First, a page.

Posted by: Szabolcs Nagy Comments:0
First time iROSA solar panels on the ISS
Please welcome my first ISS video with the new iROSA solar arrays
Allow me to start this post as usual with the flyby details. The pass happened on the 11th July 2021 at 1:51am-1:56am.
Orientation was perfect possibly due High Beta Angle season. Previously I have witnessed this incredible phenomena a couple of occasions, twice in 2018 (first and second), third time in 2019 and last time in 2020. But what exactly High Beta Angle season is? In this great article written by Dave Dickinson on Universe Today will explain it thoroughly.
ISS has 4 pairs of older solar arrays and 1 pair of brand new ones (iROSA) which rotates with the old ones. During High Beta Angle season Sun constantly shining on ISS (as you can see in the video), which can cause overheating. So they turn 2 of 4 pairs of solar arrays away from Sun to reduce chance of overheating. Also solar panels can cast shadow onto the station structure which also reduced direct sunshine.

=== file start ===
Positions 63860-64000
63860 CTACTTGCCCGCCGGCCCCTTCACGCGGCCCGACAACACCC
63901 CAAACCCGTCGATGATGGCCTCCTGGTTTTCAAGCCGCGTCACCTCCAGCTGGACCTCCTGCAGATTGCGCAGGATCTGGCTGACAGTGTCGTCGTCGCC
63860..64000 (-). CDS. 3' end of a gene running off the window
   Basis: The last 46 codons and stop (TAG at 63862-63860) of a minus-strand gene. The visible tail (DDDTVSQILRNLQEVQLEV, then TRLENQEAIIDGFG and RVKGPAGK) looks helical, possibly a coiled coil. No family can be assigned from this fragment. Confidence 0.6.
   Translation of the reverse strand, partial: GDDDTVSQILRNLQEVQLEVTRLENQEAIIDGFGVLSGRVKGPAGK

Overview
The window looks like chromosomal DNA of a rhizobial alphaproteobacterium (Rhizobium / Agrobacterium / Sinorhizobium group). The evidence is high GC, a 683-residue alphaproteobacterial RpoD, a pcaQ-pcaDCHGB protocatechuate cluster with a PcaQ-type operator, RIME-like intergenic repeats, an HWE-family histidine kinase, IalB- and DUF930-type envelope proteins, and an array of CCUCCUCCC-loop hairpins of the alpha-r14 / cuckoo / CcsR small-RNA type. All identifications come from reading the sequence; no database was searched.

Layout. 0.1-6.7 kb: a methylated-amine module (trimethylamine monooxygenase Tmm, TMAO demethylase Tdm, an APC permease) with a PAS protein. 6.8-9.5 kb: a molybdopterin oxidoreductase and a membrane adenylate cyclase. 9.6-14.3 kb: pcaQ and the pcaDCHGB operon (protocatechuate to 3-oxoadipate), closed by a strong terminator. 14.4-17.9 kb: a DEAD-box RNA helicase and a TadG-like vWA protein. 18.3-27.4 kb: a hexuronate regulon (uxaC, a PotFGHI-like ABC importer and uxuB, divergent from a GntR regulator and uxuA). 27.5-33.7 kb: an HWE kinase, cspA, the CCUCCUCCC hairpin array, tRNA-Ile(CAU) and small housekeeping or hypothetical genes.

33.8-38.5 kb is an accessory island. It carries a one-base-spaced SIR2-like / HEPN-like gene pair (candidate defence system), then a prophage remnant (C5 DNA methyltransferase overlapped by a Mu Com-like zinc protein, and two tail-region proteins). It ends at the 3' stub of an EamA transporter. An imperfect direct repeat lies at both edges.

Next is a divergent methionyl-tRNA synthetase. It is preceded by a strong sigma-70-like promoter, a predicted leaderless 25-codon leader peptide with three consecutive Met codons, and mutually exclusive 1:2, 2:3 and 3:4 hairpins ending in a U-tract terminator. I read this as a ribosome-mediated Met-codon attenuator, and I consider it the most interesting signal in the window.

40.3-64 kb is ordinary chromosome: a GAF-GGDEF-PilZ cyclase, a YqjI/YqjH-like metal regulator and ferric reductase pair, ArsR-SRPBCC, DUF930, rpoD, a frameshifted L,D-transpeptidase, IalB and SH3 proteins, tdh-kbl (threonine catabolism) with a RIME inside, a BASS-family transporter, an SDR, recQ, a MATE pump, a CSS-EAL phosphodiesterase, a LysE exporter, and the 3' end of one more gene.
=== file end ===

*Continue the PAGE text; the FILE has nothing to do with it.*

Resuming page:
So the pair of solar panel which iROSA is fitted onto on port side was turned away from Sun (and from us) which allowed me to snap frames about the iROSA at a perfect orientation.
Very pleased with the outcome!
Last but not least this is a comparison I have made from footages taken during 2020 and 2021 High Beta Angle Season. Please note the presence of the newly fitted iROSA solar arrays and the docked SpaceX Endeavour Crew Dragon (Crew-2 mission) to the Harmony module forward looking dockig port. It is really nice to compare the change on the International Space Station.
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